Saturday, January 10, 2009

Beginning installation of the VP-50 in an RV-7A

There is no documentation, as far as I know, of an install of the Vertical Power 50 in an RV-7A. The VP-50 is the low-end version of the solid-state electrical management system, that eliminates (for the most part) circuit breakers and fuses. This will be the brain of my electrical system and after weeks away from any substantial progress on the RV-7A, I figured it was time to get serious. So I've set up a VP-50 category for folks in the future who want to see how this system fits.

The heart of the system is the control unit, which essentially is the main electrical buss. It takes power from the battery and distributes it to my various electrical goodies. I'll install the battery in a few weeks.

I wasn't sure where to mount the control unit. The instructions recommend some aluminum angle brackets to be installed between the subpanel and the firewall but I didn't like this system for a few reasons. First, if you install it on the right side of the plane, you'll run into problems with the brake lines coming off the reservoir (at least if you have a dual brake system as I do). If you put it in the middle, you'll need to mount it near the center recess in the firewall. Didn't want to do that. And if you mount it on the left side, you're that much farther from the battery and the ground tabs I've already mounted on the firewall. I want short runs.

So I ran a bracket width-wise across the two subpanel ribs. Just cut two pieces of .063 3/4 x 3/4 angle to roughly 19" lengths. Cut the flange on one side at each end and by about 7/8" to allow the other flange to sit under the flange of the subpanel ribs.

I fit one bracket about 1 3/4" forward of the subpanel, drilled two #19 holes for two #8 screws. I elected not to put nutplates in the flange of the subpanel rib and will use screws and nuts instead. I obviously didn't rivet the angle either. Riveting is forever and I'm not entirely sure that something else down the road won't require me to move things, and this gives me the flexibility to do that.

Anyway, I installed one angle and then clamped the other angle to the subpanel ribs and adjusted it so that each bracket was flush with the control box. I marked the location, and removed the control unit. Then I drilled the aluminum angle to the flanges of the subpanel and installed the screws and nuts.

The next step is to install nutplates in the angle to mount the control unit. I elected to use AN-3 bolts (a #12 hole) instead of screws because I thought it would be easier getting the unit off when and if I needed to, using a socket set. This was a mistake. Some small screws on the VP-50 near the mounting holes very nearly interfere with the bolt. You can't get a socket set around it. In fact, you need to be very careful locating the holes on the angle.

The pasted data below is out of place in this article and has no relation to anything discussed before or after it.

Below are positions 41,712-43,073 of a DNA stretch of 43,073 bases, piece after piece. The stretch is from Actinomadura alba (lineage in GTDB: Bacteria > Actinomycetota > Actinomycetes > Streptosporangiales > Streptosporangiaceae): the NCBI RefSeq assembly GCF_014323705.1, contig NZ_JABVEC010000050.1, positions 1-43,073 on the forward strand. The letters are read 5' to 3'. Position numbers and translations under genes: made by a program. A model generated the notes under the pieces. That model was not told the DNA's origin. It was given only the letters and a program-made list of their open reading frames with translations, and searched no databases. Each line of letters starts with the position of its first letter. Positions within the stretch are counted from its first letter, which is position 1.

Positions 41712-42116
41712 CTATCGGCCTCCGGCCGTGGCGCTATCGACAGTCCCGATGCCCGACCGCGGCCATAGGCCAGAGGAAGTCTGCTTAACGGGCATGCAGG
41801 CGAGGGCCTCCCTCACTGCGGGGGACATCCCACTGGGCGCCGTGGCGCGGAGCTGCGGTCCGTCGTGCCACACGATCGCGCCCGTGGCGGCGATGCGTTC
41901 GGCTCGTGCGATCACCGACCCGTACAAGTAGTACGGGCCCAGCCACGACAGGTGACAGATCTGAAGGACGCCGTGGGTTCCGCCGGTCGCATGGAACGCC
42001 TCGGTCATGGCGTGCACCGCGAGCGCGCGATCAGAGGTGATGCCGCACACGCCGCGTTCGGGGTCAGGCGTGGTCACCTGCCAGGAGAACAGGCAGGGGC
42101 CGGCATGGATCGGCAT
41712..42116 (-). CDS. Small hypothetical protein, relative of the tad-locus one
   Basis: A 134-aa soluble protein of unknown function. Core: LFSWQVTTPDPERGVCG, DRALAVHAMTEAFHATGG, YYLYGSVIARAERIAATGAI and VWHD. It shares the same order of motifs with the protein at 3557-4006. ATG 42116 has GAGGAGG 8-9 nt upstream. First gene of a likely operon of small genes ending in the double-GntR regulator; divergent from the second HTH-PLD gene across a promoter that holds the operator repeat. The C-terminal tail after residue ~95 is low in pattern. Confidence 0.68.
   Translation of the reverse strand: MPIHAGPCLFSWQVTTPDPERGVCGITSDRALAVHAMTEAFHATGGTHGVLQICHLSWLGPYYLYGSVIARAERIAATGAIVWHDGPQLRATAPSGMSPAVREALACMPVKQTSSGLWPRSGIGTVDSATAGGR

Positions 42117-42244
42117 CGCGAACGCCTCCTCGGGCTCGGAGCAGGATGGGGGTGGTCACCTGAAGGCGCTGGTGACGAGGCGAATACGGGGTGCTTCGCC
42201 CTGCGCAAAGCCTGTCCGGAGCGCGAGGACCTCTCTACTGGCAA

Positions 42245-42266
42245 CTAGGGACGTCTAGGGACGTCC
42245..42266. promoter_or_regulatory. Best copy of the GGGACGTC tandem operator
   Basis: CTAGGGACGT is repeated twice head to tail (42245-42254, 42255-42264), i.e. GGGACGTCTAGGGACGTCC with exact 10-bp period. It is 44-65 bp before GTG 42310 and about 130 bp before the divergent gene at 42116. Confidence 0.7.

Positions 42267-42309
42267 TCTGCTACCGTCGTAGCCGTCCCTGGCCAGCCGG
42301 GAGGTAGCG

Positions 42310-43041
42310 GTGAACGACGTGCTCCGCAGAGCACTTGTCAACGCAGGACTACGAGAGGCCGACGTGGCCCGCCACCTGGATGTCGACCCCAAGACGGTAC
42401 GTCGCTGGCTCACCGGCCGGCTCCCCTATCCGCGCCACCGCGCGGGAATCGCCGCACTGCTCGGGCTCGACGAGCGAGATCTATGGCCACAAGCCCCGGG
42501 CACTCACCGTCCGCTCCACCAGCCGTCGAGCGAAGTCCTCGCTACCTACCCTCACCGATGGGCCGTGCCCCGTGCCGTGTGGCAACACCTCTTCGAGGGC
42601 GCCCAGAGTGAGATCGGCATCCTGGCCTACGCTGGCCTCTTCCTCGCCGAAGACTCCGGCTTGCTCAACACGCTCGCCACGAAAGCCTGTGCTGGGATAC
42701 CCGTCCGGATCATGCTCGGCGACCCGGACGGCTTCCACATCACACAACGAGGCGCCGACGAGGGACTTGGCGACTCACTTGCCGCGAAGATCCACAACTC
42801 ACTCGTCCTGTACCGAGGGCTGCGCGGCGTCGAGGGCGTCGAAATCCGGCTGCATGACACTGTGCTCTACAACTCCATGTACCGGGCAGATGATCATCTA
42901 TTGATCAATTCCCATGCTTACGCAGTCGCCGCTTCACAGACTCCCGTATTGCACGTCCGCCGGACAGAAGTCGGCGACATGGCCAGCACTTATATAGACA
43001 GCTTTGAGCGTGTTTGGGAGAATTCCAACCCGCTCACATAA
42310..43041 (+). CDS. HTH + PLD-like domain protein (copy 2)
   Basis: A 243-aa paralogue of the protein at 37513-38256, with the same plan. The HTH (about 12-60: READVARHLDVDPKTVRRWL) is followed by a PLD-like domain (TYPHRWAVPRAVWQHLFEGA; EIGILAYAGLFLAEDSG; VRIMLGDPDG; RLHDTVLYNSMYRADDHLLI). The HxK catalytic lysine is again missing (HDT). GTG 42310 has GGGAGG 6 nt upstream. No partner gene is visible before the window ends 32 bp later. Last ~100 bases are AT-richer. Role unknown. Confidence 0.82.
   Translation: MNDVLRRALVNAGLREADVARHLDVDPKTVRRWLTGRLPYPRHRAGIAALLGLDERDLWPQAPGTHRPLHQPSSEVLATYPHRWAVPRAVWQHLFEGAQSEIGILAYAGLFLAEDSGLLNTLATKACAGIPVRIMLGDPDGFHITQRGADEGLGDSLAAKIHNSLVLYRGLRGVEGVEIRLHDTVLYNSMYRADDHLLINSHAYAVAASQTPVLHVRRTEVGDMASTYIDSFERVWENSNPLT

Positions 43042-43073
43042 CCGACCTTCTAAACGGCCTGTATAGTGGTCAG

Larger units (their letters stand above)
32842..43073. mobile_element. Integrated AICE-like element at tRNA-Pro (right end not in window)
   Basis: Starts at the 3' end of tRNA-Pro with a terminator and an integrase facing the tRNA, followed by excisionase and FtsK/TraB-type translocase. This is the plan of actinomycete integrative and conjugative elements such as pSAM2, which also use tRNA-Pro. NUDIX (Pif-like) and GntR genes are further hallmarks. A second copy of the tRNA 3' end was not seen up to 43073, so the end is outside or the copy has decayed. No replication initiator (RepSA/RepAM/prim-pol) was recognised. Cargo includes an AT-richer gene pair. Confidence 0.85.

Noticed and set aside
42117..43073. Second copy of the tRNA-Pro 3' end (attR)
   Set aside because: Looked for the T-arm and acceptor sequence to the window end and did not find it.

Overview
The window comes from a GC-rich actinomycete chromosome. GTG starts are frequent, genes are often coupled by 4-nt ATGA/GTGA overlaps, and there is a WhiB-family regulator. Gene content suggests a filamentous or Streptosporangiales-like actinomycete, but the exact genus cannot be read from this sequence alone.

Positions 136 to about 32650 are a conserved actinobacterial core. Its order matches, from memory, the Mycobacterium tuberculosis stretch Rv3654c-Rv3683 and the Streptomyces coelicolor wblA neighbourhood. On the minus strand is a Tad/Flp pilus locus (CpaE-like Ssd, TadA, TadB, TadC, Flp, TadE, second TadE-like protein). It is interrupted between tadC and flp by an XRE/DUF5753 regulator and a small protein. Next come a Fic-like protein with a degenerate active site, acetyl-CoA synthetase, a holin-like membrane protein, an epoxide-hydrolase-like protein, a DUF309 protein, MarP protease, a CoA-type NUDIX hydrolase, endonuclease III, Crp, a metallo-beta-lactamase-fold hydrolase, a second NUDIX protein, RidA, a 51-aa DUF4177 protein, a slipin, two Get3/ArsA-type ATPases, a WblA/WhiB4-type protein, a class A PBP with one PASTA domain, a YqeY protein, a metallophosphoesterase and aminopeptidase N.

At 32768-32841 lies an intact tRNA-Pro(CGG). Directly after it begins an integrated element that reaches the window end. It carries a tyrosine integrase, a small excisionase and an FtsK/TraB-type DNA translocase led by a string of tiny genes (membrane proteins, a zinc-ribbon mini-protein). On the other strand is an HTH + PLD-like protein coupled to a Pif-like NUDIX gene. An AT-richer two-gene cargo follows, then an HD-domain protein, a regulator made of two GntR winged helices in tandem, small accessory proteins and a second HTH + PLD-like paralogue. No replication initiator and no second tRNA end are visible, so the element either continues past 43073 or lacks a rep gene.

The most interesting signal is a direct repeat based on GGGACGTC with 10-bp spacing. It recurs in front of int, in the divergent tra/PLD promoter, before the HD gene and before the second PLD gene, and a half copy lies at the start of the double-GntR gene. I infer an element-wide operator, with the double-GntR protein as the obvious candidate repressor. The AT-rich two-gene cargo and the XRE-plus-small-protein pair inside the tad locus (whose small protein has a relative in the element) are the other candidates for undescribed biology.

With both angles mounted in place, I got underneath the subpanel and decided where I wanted to mount the control unit, holding it in place, and tracing the mounting slots with a Sharpie onto the angle. For a guy with Meniere's Disease (vertigo), this is the least pleasurable part about working on the panel. Whenever I'm on my back looking up, the ear canal sends weird signals to the brain and I might as well be on a roller coaster. It takes me several minutes after doing this, sitting in the cabin, to let the nausea go away. But you don't exactly ever feel good for the rest of the day.

I then removed one angle and installed a nutplate and bolted the control unit on. I checked to be sure my mark for the other bolt hole was correct (it wasn't) and drilled the next bolt hole, installed a nutplate and bolted the control until to the angle. Then I reinstalled the angle (with the control unit attached), got underneath again and traced slot holes on the angle and marked drill points, removed the angle, attached nutplates and reinstalled.


Earlier in the day, I finally removed the fuel boost pump and center cover. I don't know why I installed them a year or so ago. It all has to come out to allow me to run wires down the center, and up some conduit to the subpanel and the VP-50 unit. Of course, I couldn't find the right nuts for the Adel clamp to keep the conduit in place, so I moved on to the VP-50 control unit installation.

After I install the battery and cables, I'll probably start with the flap motor wiring and switch. I've settled on the instrument panel design, so I'll try to find a place to send it to to be professionally cut.

As always, click the image for a bigger size.

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